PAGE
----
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The Witnness Festival

Sunday, August 5th

 Witnness FestivalStarting the second morning of a two day festival by downing a bottle of Jack Daniel's and coke may seem like a very Irish way to celebrate, but a friend did exactly that early Sunday morning, and the alcohol was followed by him tripping and falling into a heap on top of his tent. Presuming he was down for the day, we wandered off in search of a less toxic breakfast. This proved difficult. A chipper van which, along with a solitary ice-cream van, comprised the 'campsite catering'. The van sold stale baguettes containing a mangy looking rasher and sausage for five quid. You had to fight for the ketchup and what's more they had the cheek to call them breakfast rolls.

With breakfast given up as a lost cause I headed to the stages, hoping that the music was better than the food. Thankfully, for the most part, it was.Snow Patrol took to the main stage with a small lazy crowd of onlookers, who lounged in the grass nursing hangovers or getting started on producing new ones. The weather was a mixed bag, one minute it looked like a storm was brewing, the next the sun broke though the clouds and had the audacity to suggest that summer might actually happen. Funnily enough, the weather suited Snow Patrols quiet/loud music to a tee. They played a great set. Next up on the main stage were Relish, whose formulated pop seemed to please the crowd. The hits were all there, including 'Let it Fly'. The band are tight and the songs are good but it's all a little too much by the book for me. Feeder came on next, and managed to wake the crowd up a bit with their angsty rock tunes. There were a fair few die-hards who got up to mosh but for the most part the most energy expended was in kicking the free blowup balls which HB were kind enough to give away with the ice-cream. After Feeder it was time to investigate the tents.

On the Rising Stage 'Whites Stripes' a Detroit brother and sister duo were really kicking some ass. Dressed in a strange uniform of red trousers and white top, the sister beat the proverbial out of her drums while the brother thrashed his guitar and sang. The band got a great reaction from the crowd with their punked-up music - one onlooker described them as 'the Carpenters on crack'! Onward to the More tent where ex-Pixie Frank Black and his merry band of Catholics were beating out the tunes. He certainly has muscles but the music didn't and it left a lot to be desired. A quick visit to the Cafe tent to catch the end of Dubliner Steve Fanagan's set. A quiet spoken singer-songwriter, Steve's singing voice echoes at times of the late great Jeff Buckley.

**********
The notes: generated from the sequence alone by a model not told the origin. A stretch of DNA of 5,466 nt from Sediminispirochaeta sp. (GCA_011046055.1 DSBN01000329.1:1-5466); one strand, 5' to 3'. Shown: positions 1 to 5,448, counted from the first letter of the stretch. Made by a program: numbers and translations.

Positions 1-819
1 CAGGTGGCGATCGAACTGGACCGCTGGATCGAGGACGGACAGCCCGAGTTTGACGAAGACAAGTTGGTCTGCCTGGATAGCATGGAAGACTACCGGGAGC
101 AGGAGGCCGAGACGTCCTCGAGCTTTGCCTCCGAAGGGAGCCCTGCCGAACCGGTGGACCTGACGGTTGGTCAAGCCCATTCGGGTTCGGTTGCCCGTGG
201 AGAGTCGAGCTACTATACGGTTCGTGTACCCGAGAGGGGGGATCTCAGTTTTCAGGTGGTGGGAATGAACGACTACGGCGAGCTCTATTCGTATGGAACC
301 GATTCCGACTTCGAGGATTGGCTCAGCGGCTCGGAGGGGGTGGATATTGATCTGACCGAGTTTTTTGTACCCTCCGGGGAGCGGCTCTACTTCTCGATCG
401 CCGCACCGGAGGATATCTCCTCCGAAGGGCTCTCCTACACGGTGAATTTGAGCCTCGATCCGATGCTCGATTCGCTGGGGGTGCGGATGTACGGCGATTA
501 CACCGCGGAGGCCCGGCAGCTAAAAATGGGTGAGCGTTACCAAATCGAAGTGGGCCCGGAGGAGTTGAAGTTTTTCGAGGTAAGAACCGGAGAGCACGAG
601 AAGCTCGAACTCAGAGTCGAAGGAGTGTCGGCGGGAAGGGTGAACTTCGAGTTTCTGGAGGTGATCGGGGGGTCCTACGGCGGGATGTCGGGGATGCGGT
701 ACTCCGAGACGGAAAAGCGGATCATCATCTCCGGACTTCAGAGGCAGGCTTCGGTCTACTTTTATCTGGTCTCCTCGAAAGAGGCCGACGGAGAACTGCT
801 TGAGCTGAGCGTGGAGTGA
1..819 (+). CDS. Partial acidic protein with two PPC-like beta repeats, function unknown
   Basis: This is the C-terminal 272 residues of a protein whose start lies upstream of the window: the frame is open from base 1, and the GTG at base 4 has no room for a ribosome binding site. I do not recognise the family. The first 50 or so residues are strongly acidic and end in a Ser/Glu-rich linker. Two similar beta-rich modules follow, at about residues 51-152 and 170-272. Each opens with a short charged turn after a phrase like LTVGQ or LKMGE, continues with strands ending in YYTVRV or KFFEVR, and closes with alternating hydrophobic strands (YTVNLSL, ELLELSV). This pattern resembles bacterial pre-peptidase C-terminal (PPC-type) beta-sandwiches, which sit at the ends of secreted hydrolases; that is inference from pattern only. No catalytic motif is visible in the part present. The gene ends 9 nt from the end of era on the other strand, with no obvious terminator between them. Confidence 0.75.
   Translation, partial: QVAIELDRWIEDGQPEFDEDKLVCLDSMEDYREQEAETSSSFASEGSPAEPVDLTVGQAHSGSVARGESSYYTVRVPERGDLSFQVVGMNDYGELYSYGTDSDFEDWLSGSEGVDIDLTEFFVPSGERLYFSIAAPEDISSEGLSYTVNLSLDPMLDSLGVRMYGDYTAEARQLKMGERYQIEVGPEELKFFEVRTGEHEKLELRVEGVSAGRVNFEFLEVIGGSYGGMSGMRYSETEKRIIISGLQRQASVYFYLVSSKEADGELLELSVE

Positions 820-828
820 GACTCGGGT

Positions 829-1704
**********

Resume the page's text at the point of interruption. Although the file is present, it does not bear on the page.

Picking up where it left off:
It was time for a break from the music and what better company than Nescafe to take the break in. Their stand next to the cafe tent was churning out free cups of coffee and after a couple of these the energy levels were replenished enough to venture off to see more music. On the main stage James was throwing out the hits but I decided to miss that one and headed instead for the dance tent. Now I don't get the whole dance thing at the best of times but at five o'clock (ish) on a Sunday afternoon I get it even less. Nonetheless the techno was being churned out and the clubbers were giving it loads - jaws, feet, arms, legs flying in all kinds of strange and unnatural directions. Having beat a hasty retreat from those sweaty environs it was back to the More tent where the most overrated band in pop music Teenage Fanclub were singing ever so sweetly and tiddling their guitars into cute little melodies. Very boring indeed.

It was time to go the main stage when the Fun Loving Criminals were doing their funky stuff. Front man Huey was slick as always and the band put on a great show. Their eighty minute set included songs from all four of their albums. Highlights include their current single 'Bump' and 'Where the Bums Go'. The crowd was at its liveliest yet, bopping around under the spell of the king of lounge. There was a weird dance going on with a roll of toilet roll down the back. A great set altogether.

Next it was back to the Rising tent, where my personal highlights of Witnness played in succession. David Kitt was first up. He played to a packed tent, proof of how much he has grown in popularity since he played the same stage to a small crowd twelve months ago. His set consisted of songs from both his albums and was an absolute treat to behold. His little brother Robbie joined him on stage for 'Another Love Song'. Another highlight was the gorgeous 'What I ask' from the Big Romance album. Glen Hansard joined Kitt on stage for one song, after which Kittser finished his gig with a 15 minute version of 'Headphones'.

Outside the weather had finally broken and over on the main stage Texas were doing their middle of the road thing in time with the drizzle. In the Rising tent though, the Super Furry Animals took the stage and gave us the perfect end to the evening. They played a set consisting of songs mainly from their just released 'Rings Around the World' album. Each song had its own video, which were shown on screens either side of the stage. All of the best songs of what is a great album were played, including 'Rings Around the World', 'Juxtaposed with You' and 'It's not the end of the World'.

A great end to the day.

Niamh Grimes

(bullet) Check out the CLUAS coverage of Day 1 of Witnness

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